InvestEU can bear down more effectively on the energy efficiency investment gap by driving sustainable infrastructure investments that are:

Scalable: Investments should focus accelerating the development of growing markets, such as for energy efficiency, rather than subsidising sectors in structural decline. Emerging skills and technologies are enabling better measurement and verification of energy savings. InvestEU Assistance should support regions and cities – particularly in CEE countries to further redress EFSI’s geographical imbalances and where energy saving potentials are highest – in leveraging such capability to aggregate multiple smaller energy efficiency projects to build a larger and more financeable project pipeline.

Productive: Investments need to focus on projects with the highest leverage potential and market growth opportunities. Energy efficiency projects can deliver both where they harness the significant development capital and innovation potential already present in the construction, repair, maintenance and improvement sectors. This is critical to Europe’s competitiveness – by improving these industries’ productivity as well as the energy productivity of more energy efficient businesses – and new jobs.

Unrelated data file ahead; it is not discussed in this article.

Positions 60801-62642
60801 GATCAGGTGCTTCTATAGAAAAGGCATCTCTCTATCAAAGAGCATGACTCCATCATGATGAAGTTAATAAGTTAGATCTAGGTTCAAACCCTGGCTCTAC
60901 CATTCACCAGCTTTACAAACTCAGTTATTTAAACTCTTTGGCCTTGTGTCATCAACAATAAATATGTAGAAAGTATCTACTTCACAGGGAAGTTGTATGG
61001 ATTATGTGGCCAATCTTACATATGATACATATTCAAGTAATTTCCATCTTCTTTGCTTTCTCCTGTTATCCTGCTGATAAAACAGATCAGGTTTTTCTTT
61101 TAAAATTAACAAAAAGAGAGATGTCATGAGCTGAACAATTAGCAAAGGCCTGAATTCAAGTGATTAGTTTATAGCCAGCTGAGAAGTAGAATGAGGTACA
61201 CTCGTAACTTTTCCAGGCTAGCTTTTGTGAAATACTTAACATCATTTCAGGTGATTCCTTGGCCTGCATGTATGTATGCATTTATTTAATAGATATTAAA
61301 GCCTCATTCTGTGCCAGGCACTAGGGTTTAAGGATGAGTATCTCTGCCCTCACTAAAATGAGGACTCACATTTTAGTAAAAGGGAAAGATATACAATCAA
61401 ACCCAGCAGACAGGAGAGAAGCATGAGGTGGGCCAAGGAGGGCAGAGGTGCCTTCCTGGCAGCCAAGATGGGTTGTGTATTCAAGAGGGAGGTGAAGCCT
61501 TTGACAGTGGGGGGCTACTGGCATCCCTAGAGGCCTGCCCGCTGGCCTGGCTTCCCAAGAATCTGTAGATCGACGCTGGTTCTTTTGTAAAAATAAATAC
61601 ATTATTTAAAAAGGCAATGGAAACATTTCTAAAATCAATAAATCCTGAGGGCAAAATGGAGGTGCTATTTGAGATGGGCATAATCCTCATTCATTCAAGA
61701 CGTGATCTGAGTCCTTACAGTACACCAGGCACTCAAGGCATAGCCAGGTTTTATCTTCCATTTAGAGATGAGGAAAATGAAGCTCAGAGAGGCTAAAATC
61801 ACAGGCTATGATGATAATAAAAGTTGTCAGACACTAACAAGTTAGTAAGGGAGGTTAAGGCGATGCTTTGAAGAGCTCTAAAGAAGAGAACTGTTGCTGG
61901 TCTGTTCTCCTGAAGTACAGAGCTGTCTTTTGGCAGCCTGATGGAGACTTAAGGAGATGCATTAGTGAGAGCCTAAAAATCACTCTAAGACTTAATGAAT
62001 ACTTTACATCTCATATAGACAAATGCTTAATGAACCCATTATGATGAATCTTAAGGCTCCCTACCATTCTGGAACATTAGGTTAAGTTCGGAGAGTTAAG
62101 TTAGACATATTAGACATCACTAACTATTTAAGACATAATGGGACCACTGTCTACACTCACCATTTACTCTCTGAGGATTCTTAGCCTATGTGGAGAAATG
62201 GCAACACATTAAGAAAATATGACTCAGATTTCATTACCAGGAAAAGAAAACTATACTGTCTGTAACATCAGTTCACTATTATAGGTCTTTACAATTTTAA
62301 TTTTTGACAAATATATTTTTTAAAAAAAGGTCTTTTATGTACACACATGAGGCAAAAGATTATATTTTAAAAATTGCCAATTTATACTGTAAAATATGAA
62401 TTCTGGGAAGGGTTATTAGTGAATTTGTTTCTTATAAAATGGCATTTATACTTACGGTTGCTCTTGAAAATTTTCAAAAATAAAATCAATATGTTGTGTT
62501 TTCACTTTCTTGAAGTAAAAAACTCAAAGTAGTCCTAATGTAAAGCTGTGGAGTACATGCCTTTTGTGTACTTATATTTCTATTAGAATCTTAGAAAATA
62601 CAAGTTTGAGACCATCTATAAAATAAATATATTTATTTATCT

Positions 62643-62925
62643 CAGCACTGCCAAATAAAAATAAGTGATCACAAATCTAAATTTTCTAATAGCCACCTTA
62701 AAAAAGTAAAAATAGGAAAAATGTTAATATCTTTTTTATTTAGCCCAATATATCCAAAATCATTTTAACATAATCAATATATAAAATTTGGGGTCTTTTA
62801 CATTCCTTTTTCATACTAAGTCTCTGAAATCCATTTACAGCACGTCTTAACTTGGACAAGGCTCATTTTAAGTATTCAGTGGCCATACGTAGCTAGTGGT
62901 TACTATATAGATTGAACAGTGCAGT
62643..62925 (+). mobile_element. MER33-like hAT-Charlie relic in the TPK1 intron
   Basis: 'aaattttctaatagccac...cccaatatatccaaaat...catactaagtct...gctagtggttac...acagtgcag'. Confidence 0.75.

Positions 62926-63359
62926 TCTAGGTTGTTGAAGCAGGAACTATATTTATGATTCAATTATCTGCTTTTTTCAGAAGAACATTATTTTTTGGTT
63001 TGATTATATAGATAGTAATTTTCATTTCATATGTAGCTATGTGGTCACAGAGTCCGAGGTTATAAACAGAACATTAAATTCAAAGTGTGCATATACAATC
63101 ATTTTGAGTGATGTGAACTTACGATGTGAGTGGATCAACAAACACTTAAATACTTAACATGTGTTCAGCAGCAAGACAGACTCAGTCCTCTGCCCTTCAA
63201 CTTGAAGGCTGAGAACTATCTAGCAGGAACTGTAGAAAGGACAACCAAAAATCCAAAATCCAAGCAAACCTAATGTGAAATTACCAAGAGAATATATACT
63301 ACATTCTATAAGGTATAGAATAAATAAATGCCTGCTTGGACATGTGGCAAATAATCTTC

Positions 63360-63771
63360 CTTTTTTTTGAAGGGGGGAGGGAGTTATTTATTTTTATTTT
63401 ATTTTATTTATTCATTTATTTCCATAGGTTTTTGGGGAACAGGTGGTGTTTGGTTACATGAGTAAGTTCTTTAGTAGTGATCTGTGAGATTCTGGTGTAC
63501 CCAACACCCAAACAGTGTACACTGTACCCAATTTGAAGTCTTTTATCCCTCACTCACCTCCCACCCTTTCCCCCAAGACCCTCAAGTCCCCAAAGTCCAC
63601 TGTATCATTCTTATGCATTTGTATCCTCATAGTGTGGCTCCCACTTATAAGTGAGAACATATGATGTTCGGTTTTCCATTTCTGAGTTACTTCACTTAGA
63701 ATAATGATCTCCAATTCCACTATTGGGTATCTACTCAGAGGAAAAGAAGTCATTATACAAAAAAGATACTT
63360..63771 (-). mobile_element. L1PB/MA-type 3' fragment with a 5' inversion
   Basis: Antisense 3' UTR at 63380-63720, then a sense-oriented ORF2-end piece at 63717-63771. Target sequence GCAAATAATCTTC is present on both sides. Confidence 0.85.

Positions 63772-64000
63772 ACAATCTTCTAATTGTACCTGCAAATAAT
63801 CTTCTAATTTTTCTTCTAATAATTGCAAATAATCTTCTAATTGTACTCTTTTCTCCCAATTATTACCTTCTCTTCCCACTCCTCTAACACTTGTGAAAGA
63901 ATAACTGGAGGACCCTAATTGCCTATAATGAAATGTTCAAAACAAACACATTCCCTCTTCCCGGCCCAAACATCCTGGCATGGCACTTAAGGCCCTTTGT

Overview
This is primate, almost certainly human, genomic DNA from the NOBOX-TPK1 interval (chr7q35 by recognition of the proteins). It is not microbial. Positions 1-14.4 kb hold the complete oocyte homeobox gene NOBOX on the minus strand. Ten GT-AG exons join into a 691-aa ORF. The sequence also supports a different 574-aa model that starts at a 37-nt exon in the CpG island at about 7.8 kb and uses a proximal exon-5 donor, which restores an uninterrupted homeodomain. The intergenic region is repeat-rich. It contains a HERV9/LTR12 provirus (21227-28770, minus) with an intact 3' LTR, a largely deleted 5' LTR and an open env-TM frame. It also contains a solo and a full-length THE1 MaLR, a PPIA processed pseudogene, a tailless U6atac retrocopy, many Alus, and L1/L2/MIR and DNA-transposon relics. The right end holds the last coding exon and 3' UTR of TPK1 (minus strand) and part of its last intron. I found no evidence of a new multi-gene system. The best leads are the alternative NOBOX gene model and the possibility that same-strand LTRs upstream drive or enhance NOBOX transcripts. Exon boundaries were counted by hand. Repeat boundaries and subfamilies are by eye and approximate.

Additional: Underinvested sectors facing well-understood market failures or sub-optimal outcomes – such as the energy efficiency sector – should be at the top of InvestEU’s list. More strongly applying the ‘additionality’ principle means that InvestEU should prioritise riskier, high-value investment that would not otherwise be funded either under the European Investment Bank’s normal activity or through the private sector.